The Jupiter-Saturn conjunction is not the returning star of Bethlehem

A Christmas star on top of a building. Photo: Clarence E. Hsu / Unsplash

On December 21, 2020, Jupiter and Saturn will cross each other in the night sky and for a brief moment they will appear to shine together as one body. While planetary conjunctions like this are not daily events, they are not particularly rare either.

This year’s conjunction is different for at least two reasons. The first is the degree of alignment of the two planets. Experts predict that they will appear closer during this conjunction than they have in nearly eight centuries and even brighter.

But the second factor, and what has brought this event into the spotlight, is that it will occur on the winter solstice, just before the Christmas holidays. The timing has led to speculation as to whether this could be the same astronomical event that the Bible reports led the sages to Joseph, Mary, and the infant Jesus – the Star of Bethlehem.

As a scholar of early Christian literature writing a book on the three essays, I argue that the upcoming planetary conjunction is probably not the legendary Star of Bethlehem. The biblical story of the star is intended to convey theological rather than historical or astronomical truths.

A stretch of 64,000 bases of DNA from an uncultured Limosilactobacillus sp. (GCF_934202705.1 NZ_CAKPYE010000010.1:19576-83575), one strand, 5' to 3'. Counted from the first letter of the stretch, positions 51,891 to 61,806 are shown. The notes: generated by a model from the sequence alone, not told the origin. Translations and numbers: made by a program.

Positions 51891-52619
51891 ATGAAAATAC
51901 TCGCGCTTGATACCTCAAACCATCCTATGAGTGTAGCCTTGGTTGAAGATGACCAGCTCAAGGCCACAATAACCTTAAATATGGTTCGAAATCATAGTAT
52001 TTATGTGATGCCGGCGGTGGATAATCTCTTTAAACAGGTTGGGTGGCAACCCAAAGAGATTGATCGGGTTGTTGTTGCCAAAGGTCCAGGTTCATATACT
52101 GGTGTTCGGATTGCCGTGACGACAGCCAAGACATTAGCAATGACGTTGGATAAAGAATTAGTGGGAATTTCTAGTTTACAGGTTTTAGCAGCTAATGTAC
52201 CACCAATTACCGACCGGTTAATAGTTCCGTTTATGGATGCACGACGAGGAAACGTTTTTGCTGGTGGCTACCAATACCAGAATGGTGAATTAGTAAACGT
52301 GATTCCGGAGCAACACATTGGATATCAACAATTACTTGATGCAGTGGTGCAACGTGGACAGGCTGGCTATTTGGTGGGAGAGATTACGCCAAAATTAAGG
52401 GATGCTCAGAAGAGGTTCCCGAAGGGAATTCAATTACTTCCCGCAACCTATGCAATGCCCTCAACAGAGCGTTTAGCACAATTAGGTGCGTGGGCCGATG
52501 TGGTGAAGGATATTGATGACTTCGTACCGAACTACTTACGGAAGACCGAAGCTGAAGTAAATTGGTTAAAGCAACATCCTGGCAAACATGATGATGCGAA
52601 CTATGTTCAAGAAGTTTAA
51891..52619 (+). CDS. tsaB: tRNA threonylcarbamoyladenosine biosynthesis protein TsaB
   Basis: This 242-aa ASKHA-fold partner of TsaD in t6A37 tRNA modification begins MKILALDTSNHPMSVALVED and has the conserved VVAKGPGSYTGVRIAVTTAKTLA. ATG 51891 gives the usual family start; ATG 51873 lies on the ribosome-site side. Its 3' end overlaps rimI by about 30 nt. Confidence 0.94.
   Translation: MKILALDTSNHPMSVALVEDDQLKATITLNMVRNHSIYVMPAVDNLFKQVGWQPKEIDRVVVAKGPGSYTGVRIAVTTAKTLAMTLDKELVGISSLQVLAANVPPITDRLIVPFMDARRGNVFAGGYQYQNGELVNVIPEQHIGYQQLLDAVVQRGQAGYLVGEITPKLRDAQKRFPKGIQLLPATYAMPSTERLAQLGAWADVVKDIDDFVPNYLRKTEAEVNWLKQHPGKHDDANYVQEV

Main light

The story of the star has long fascinated readers, both ancient and modern. Within the New Testament, it is found only in the Gospel of Matthew, a first-century account of the life of Jesus that begins with the story of his birth.

In this story, wise men arrive in Jerusalem and say to King Herod of Judea: “Where is the child who was born king of the Jews? Because we have watched his star rise and have come to pay homage to him. “The star then leads them to Bethlehem and stops at the house of Jesus and his family.

Many have read this story with the assumption that Matthew was referring to a true astronomical event that occurred at the time of Jesus’ birth. Astronomer Michael R. Molnar, for example, argued that the Star of Bethlehem was an eclipse of Jupiter. within the constellation of Ares.